Swoop Aero CEO Eric Peck trains health staff on how to load cargo into the drone. Photo: Luke Dempsey
Melbourne-based drone startup Swoop Aero, which is working with aid agencies and the UN to deliver urgent medical supplies to remote areas, has received a multi-million-dollar investment from VC firms Tempus Partners and Right Click Capital.
Tempus partner Alister Coleman and Right Click’s Garry Visontay, will join the company’s board as part of the deal.
The total investment was undisclosed, but the funds will be used for the drone venture to launch in Australia, New Zealand and South East Asia during the the second half of 2019.
Swoop Aero was founded by former air force pilot Eric Peck and mechatronics engineer Josh Tepper in 2017, with the aim of delivering on-demand healthcare by autonomous air vehicles in challenging environments.
The venture has recently launched operations delivering vaccines in the Democratic Republic of Congo (DRC) in central Africa, where an Ebola outbreak has reoccurred.
The project is a joint venture with the DRC Ministry of Health, and charities VillageReach and Gavi, the vaccine alliance.
The initial five-day trial saw Swoop Aero run 50 flights between the local hospital and four health centres deep in the equatorial forest, covering over 2000 kilometers and delivering two months of vaccines and medical supplies, as well as returning with time-critical blood samples for testing.
The 20 minute flights replaced what is typically an 80km six-hour round trip by land.
Delivering vaccines to Widjifake in DRC typically takes ~3hrs, but today's drone flights safely transported them 80km in ~20mn, ensuring #vaccineswork for all communities, especially the hardest-to-reach. https://t.co/MYaPoET1Gt @MinSanteRDC @gavi @VillageReach @Swoop_aero pic.twitter.com/K7vn07BNyz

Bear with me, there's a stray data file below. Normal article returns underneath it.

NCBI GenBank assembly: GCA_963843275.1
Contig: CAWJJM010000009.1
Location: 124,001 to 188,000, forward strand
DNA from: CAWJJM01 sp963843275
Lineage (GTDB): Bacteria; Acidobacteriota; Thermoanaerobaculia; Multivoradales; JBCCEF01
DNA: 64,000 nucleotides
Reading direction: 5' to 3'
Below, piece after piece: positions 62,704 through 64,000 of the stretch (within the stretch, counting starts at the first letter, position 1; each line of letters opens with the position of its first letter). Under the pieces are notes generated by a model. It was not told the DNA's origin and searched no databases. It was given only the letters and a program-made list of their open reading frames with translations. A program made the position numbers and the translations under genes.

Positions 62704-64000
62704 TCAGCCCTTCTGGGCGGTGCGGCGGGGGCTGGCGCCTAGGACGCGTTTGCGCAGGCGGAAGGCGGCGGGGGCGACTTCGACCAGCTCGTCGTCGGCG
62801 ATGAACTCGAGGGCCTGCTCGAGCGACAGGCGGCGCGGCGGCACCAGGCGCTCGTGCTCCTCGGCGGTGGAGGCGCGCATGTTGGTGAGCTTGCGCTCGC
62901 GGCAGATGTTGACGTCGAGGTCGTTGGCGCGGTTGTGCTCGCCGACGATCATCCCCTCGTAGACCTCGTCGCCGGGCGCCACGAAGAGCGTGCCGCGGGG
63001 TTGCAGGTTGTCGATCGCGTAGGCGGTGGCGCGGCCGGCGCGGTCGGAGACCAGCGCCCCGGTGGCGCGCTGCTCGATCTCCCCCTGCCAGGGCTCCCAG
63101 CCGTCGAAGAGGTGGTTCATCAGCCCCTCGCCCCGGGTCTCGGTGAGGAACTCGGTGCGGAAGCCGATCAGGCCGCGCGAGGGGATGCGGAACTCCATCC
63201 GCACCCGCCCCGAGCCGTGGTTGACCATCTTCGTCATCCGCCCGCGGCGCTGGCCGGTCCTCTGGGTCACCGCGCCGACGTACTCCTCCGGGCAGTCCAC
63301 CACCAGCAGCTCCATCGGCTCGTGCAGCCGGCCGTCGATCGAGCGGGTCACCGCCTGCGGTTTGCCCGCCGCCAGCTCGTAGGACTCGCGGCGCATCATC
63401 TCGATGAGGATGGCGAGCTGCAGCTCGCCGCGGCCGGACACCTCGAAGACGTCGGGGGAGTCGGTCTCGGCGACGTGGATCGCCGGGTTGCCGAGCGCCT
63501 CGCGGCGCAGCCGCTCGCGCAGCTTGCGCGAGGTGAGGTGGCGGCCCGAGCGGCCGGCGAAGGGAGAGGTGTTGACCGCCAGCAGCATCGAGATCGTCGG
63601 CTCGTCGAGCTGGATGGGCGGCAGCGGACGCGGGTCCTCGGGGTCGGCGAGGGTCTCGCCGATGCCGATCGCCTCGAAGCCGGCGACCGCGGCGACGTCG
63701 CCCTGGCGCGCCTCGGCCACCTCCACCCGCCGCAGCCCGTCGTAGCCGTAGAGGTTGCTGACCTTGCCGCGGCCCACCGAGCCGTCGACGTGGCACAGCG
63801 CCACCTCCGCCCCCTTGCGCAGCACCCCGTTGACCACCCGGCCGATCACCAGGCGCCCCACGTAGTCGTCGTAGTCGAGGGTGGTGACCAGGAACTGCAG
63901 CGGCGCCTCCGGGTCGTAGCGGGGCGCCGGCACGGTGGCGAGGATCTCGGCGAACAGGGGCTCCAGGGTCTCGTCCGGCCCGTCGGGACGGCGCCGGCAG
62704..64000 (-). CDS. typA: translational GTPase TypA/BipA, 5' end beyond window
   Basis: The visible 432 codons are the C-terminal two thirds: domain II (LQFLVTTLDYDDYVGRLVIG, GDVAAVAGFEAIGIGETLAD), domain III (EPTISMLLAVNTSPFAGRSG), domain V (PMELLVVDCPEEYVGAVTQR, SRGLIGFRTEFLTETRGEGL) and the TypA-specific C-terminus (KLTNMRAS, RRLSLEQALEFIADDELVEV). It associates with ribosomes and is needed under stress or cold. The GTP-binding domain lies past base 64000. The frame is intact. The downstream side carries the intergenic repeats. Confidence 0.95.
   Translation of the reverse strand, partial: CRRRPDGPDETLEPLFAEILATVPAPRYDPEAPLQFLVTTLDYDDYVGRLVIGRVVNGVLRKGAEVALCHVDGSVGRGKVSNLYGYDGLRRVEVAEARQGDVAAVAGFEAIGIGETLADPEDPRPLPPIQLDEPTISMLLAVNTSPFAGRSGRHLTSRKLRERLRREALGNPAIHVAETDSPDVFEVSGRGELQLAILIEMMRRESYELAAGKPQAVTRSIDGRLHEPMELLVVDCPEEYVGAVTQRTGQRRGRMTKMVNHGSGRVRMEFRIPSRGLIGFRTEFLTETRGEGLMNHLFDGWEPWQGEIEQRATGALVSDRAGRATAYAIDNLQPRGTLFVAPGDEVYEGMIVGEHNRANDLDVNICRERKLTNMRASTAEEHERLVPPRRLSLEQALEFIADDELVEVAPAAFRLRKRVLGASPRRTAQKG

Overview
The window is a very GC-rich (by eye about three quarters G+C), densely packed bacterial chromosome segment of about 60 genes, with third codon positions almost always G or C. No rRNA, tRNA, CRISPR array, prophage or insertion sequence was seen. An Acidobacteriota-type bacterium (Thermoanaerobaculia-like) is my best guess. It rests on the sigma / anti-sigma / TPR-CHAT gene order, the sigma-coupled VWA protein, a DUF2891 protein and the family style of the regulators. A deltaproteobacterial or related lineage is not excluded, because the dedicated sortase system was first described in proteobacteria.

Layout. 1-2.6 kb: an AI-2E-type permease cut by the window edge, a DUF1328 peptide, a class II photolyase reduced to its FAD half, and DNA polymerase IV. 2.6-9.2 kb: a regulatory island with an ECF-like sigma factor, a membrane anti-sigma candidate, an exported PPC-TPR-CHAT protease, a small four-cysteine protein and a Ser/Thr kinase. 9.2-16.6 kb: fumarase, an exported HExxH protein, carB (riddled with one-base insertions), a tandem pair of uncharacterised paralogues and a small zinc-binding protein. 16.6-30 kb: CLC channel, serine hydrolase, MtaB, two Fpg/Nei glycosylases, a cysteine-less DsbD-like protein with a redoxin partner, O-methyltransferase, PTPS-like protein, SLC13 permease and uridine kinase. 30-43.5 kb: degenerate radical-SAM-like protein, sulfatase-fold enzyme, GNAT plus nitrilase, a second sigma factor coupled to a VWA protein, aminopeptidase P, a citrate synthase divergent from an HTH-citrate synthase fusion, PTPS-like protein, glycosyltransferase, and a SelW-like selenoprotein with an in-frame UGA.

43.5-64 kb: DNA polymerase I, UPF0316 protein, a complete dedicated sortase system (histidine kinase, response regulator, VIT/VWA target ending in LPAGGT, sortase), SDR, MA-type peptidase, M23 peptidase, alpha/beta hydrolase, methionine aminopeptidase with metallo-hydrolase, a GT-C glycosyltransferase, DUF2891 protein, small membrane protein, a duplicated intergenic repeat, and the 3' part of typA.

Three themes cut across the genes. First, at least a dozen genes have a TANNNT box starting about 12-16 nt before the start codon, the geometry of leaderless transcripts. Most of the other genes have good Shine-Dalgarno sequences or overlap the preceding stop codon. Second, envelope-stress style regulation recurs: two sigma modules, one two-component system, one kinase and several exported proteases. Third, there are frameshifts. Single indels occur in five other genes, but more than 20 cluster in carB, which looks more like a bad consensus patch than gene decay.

— VillageReach (@VillageReach) August 8, 2019
Last year, Swoop Aero made a world-first commercial delivery of vaccines by drone in a four-month trial with UNICEF and the Vanuatu Government. It resulted in 500 children on 80 islands, who others had to travel up to eight hours to a health centre, to be vaccinated
hours travel to reach the main provincial health centre.
“Our trial program in the Tafea and Shefa provinces of Vanuatu has been hugely successful, with drones providing the perfect solution to Vanuatu’s geographic landscape and limited infrastructure,” Eric Peck, who is also the company’s CEO, said.
Peck said his startup is looking to scale operations in 2020, delivering essential supplies and medical samples by drone to a range of global locations.
“Our operations team includes former air force pilots, current commercial pilots, and leading engineers, meaning we are ideally positioned to enable access for in-need communities in locations that have previously been the hardest places to reach in the world,” he said.
Alister Coleman called the startup “an incredible company” deserving of the backing from Tempus.
“On-time delivery of pharmaceuticals and pathology across long distances holds back the progress of modern medicine, and Swoop Aero’s disruptive work across the globe, including in the DRC and Vanuatu, is re-shaping the bounds of healthcare, pathology and critical drug
delivery,” he said.